What a brand is exists in the hearts and minds of consumers; to develop and manage a brand effectively, you start by defining the desired brand — i.e., the brand essence statement (BES) — and then implement it consistently and effectively across all brand actions.
The brand is defined by how the consumer perceives it — what they think and how they feel when they experience it, whether through advertisements or shopping in a store. Brand architects (i.e., strategists) create the blueprint (i.e., BES) with its sub-elements detailed so all of the construction workers (i.e., a firm’s employees) can build and deliver the brand according to the strategist’s intention. While each company has its own format with the elements that are most relevant for their circumstances, there are four key BES elements that tend to be common across companies. Those elements are:
- Foundation: The brand’s values and personality
- Impact: The benefits that the brand will provide to the consumer — both rational and emotional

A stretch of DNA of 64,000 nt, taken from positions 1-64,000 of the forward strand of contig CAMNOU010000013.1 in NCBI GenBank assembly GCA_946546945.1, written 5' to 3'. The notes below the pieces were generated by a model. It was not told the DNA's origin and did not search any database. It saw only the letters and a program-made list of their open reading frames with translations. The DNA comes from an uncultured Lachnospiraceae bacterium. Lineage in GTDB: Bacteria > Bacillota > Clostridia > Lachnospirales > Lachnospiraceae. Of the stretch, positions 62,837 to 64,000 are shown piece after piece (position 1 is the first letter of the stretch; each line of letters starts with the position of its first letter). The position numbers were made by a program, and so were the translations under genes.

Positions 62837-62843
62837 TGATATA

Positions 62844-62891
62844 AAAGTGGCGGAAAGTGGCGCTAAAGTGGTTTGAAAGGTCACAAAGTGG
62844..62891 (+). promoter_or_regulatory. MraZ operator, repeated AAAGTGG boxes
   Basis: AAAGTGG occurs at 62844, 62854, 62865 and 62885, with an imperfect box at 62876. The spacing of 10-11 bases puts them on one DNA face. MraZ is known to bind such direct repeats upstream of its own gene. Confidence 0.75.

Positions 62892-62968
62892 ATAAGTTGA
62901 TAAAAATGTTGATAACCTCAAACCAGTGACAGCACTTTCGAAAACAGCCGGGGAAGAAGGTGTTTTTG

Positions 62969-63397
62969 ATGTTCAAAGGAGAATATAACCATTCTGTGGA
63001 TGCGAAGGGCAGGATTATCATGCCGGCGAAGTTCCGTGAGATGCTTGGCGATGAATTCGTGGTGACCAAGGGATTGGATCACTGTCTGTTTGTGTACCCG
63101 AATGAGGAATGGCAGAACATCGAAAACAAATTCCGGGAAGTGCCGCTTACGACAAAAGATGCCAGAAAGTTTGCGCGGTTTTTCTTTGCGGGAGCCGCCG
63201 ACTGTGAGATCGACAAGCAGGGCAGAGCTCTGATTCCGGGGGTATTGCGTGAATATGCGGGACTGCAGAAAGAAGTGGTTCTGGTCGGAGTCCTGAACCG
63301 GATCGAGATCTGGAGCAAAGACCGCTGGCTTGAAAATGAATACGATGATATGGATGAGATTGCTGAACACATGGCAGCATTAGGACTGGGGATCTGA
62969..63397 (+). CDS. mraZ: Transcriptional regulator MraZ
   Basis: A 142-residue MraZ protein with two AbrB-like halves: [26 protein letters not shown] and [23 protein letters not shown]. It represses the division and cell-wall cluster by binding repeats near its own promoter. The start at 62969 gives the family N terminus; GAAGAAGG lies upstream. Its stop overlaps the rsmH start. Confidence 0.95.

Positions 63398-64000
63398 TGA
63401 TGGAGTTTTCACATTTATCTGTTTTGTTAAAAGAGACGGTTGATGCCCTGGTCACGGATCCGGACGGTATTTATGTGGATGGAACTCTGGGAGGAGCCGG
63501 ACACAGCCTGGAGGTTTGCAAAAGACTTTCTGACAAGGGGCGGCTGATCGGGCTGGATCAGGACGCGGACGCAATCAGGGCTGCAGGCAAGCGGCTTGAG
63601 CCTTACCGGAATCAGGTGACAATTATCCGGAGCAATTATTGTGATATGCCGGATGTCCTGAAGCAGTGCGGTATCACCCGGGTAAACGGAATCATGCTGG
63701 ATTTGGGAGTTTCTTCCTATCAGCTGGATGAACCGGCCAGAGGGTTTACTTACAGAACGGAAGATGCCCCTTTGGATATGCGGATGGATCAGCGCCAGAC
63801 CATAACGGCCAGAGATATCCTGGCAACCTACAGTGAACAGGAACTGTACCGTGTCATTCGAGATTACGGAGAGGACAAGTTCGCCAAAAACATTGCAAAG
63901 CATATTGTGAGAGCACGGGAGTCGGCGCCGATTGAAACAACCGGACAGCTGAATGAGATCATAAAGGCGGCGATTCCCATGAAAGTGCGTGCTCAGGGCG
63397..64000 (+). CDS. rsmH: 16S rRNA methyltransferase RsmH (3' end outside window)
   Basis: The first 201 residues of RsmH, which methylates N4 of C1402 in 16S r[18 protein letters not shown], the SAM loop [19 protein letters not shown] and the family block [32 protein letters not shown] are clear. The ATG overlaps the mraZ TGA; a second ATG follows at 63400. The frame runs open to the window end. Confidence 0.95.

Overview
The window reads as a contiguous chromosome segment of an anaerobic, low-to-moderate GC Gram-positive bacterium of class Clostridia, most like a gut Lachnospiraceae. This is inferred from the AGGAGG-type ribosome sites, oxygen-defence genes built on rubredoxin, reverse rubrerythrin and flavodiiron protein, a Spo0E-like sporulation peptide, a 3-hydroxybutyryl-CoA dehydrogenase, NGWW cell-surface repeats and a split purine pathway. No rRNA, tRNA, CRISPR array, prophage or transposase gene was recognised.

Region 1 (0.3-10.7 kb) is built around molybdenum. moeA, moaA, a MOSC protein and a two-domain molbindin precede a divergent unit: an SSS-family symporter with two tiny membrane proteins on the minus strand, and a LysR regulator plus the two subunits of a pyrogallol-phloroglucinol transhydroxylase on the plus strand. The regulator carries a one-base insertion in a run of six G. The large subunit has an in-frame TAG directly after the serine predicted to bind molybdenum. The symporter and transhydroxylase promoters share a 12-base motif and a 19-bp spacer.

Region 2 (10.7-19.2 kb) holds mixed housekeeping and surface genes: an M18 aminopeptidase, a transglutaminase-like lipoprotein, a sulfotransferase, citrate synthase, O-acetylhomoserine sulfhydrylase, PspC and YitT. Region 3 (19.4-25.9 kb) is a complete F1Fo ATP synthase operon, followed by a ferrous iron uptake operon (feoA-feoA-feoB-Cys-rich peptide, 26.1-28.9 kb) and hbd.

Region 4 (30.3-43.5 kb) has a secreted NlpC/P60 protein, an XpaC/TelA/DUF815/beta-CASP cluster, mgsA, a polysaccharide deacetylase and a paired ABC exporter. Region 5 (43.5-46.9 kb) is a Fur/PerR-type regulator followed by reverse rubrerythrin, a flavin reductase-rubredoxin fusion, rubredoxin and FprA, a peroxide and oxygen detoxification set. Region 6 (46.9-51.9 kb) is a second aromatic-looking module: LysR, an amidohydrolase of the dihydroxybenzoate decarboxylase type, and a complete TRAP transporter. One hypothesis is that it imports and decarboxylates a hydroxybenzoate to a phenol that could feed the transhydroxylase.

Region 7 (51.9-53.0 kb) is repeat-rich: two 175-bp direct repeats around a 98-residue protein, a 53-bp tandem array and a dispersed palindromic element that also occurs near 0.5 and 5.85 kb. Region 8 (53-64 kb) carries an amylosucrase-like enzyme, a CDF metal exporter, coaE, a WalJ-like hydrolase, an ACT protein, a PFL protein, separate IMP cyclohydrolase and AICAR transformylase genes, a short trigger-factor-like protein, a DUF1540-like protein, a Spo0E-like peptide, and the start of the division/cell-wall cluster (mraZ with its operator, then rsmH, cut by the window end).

- Support: The proof that the brand can deliver on the rational benefits
- Brand essence: The summary statement of what the brand can do for the target consumer
While some firms will have more “levels” and attributes that comprise the BES, these four are a good starting point from which to create a brand. Every company tends to have a different way of visualizing the BES, including the Parthenon format, which I will use here.
The Foundation: Brand Values
The brand’s values establish its principles and standards of behavior and define what is important. This is not just a set of words, as it specifically sets the boundaries of behavior.
As an example, at the core of PetSmart’s values is a deep commitment and concern for the well-being of pets.1 Consequently, the founders of PetSmart created PetSmart Charities in 1994 to help ensure “a lifelong, loving home for every pet.”2 PetSmart consistently lives these values by: 1) creating dog and cat adoption centers in nearly every one of PetSmart’s more than 1,600 stores rather than selling cats and dogs (forgoing significant revenue and profit), and 2) partnering with over 3,700 animal welfare groups across North America to help serve pets in need. When I worked at PetSmart, the brand value of deep caring and concern transcended the charitable arm and impacted everything from the recruiting process (how the firm interviewed candidates), to which employees were hired (who demonstrated significant concern for pets), to the training process, store layout, merchandise carried, and so on.